Pass it on: Amish Friendship Bread – Recipe

Sometime last year a friend gave me a bag of what looked like white-goo. I was happy to find out,  it wasn’t goo. In fact, it was Amish Friendship bread. If you’ve never received Amish Friendship bread, let me tell you, it works like a chain letter.  Basically, you receive a bag of raw ingredients in a bag. The idea is that you follow the instructions for the next 10 days, and in the end, you have bread and can continue making bread every 10 days. In addition,  you are instructed to pass it along to friends, who will then pass it along and so on. And that is why it is called Friendship Bread. Not sure if it’s really of Amish origin. But the simplicity of the bread and the patience required to make it, probably reflects the Amish lifestyle of simple living.

Friendship Bread | Suburban Mamas

Photo credit: haaaley via photopin cc

Me? I love bread. And who doesn’t love passing something along in the name of friendship?  So for the next ten days, I mushed the bag and added ingredients, religiously, as instructed.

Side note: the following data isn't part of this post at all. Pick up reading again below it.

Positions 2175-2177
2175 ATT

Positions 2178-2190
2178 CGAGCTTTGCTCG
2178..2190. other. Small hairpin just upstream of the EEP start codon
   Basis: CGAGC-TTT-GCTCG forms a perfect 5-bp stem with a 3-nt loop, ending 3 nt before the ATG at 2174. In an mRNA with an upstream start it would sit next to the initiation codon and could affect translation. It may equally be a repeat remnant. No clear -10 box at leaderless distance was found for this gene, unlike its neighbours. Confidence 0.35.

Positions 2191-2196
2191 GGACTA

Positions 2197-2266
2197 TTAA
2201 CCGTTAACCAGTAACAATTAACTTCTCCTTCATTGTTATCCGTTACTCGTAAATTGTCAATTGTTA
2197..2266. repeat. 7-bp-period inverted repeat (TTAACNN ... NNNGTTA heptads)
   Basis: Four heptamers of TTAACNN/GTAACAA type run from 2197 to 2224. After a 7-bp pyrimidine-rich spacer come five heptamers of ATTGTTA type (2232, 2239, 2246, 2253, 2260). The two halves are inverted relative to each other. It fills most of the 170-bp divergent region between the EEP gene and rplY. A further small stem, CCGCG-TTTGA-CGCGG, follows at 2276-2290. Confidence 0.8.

When the 10th day came and it was time to bake the bread, I was rewarded with a sweet sourdough bread. It was delicious, perfect with coffee and tea. I made 4 other bags per the instructions. Unfortunately, I made a mistake with the measurements so that I had another good loaf on day 10 for myself but the ones to give away were messed up. So my chain ended there.

The image above was taken from Pinterest and the pin is from Susie QT’s blog, which had this Starter Recipe:


This is the Amish Friendship Bread Starter Recipe.  Use this if you don’t have a starter. Once you mix it that is consider Day 1, which is what you get when someone gives you the starter.  ONLY use plastic or wooden utensils and only glass or plastic containers.  Ziploc bags are great to use.  Do NOT use metal. The metal will react to your starter and discolor it.

1 pkg. active dry yeast
1/4 cup warm water (110°F)
1 cup all-purpose flour
1 cup white sugar
1 cup milk

1. Use a measuring to dissolve the yeast in warm water for about 10 minutes. Stir well. After 5 minutes if you are not getting a lot of reaction, sprinkle in 1 tsp sugar.  This will do the trick!

2. Use a medium glass or plastic bowl to combine 1 cup flour and 1 cup sugar. Mix thoroughly or your milk will cause it to get lumpy.

3. Slowly stir in milk and  then the yeast mixture. Loosely cover the mixture with a lid or plastic wrap.  You can dump it all in a ziploc bag at this time, too.  This is Day 1 of the starter cycle, or the day you receive the starter.

To find out the daily schedule to follow for the next 10 days, please visit Susie QT’s blog.


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